#### Abstract

Let be an odd integer such that is a prime. In this work, we determine all integer solutions of the Diophantine equation and then we deduce the general terms of all -balancing numbers.

#### 1. Introduction

Balancing numbers were first considered by Behera and Panda in [1] when they considered the integer solutions of the Diophantine equation
for some positive integers and . In this case is called a* balancing number *with* balancer* (or* cobalancing number*) . For example, and are balancing numbers with cobalancing numbers which are and , respectively.

The th balancing number is denoted by and the th cobalancing number is denoted by . They satisfy the recurrence relations and for , with initial values and .

From (1), one has
So is a balancing number if and only if is a perfect square and is a cobalancing number if and only if is a perfect square. Set and . Then is called the th* Lucas-balancing number* and is called the th* Lucas-cobalancing number.* Binet formulas for balancing, cobalancing, Lucas-balancing, and Lucas-cobalancing numbers are , , and , respectively, where and (for further details see also [2–7]).

Recently, there are many studies on balancing numbers. In [8], the authors generalized the theory of balancing numbers to numbers defined as follows. Let such that . Then a positive integer such that is called a -power numerical center for if Later in [9], the authors extended the concept of balancing numbers to the -balancing numbers defined as follows. Let and let be coprime integers. If for some positive integers, and , one has then the number is called an -balancing number and is denoted by .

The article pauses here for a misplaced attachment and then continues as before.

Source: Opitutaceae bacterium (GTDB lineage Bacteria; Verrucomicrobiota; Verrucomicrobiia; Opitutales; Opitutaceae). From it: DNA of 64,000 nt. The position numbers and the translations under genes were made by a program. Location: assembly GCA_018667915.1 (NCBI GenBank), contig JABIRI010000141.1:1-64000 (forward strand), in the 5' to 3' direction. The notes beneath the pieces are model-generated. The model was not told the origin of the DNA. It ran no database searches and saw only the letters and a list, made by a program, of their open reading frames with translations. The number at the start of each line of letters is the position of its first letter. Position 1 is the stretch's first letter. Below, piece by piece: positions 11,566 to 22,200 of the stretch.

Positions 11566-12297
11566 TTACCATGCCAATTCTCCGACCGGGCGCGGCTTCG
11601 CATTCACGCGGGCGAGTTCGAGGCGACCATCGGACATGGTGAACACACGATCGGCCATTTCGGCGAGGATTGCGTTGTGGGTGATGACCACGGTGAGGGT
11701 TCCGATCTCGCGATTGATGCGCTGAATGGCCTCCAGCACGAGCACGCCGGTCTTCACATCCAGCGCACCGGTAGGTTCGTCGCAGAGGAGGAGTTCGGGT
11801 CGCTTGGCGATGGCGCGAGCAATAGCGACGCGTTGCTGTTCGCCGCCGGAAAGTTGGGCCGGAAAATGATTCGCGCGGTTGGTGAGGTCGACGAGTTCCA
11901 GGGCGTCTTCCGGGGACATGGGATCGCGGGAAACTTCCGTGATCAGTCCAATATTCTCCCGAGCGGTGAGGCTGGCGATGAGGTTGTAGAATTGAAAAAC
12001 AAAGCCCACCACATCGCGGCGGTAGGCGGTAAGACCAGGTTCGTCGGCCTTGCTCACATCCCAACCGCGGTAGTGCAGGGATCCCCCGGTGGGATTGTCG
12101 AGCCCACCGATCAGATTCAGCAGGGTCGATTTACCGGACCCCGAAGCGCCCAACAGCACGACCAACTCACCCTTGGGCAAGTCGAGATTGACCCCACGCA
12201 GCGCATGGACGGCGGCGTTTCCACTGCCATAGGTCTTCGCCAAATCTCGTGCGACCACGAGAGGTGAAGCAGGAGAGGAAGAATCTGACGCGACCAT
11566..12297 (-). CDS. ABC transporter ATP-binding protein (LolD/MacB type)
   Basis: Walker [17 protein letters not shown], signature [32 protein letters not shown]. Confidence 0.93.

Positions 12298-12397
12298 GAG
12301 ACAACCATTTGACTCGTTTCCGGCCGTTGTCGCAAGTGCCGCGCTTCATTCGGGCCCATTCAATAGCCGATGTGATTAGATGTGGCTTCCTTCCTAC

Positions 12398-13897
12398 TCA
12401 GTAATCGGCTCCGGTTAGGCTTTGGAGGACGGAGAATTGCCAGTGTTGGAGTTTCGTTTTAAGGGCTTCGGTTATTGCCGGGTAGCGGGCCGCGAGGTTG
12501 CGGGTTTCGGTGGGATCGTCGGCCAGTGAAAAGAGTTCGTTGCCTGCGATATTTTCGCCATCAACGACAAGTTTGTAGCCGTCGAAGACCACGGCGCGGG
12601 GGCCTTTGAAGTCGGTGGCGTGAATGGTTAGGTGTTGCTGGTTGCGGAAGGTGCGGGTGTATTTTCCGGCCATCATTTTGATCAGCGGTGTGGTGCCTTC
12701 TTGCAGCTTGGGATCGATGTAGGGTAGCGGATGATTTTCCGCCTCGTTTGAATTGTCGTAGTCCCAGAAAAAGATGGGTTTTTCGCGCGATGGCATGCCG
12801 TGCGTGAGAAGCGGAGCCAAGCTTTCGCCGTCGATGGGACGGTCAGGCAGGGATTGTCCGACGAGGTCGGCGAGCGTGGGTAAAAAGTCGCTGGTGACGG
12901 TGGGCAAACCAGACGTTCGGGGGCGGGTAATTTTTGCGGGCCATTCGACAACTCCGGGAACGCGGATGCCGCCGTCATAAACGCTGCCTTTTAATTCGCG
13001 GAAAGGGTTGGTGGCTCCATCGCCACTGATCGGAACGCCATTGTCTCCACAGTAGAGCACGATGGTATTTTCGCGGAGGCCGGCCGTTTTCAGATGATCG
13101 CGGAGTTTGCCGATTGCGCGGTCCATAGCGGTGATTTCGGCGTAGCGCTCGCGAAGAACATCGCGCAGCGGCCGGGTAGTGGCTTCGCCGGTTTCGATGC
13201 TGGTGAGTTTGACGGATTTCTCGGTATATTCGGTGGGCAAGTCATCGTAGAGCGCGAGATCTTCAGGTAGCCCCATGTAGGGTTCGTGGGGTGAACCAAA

Like in -balancing numbers, in [10], Dash et al. defined the -balancing number and derived some results on it. Let be an integer. Then a positive integer is called a -*balancing number *if
for some positive integer which is called -*balancer* (or -*cobalancing number*). - and -balancing numbers can be given in terms of balancing numbers; indeed, and . So it is assumed that .

The th -balancing number is denoted by and the th -cobalancing number is denoted by . From (5) we see that
Hence, is a -balancing number if and only if is a perfect square and is a -cobalancing number if and only if is a perfect square. Set
Then is called the th* Lucas *-*balancing number* and is called the th* Lucas *-*cobalancing number*.

#### 2. Main Results

To determine the general terms of all -balancing numbers, we have to determine all integer (in fact only positive) solutions of some specific Diophantine equations. Let us explain this as follows. We see as above that is a perfect square for a -balancing number . So we set for some integer . Hence, we get the Diophantine equation: If we make the change of variables and for some and , then we get Here we obtain and . Thus (9) becomes which is a Pell equation (see [11–14]). Before considering its integer solutions, we need some notations. Now let be a nonsquare discriminant. Then the -order is defined for nonsquare discriminants to be the ring , where if mod 4, or if mod 4). So is a subring of . The unit group is defined to be the group of units of the ring .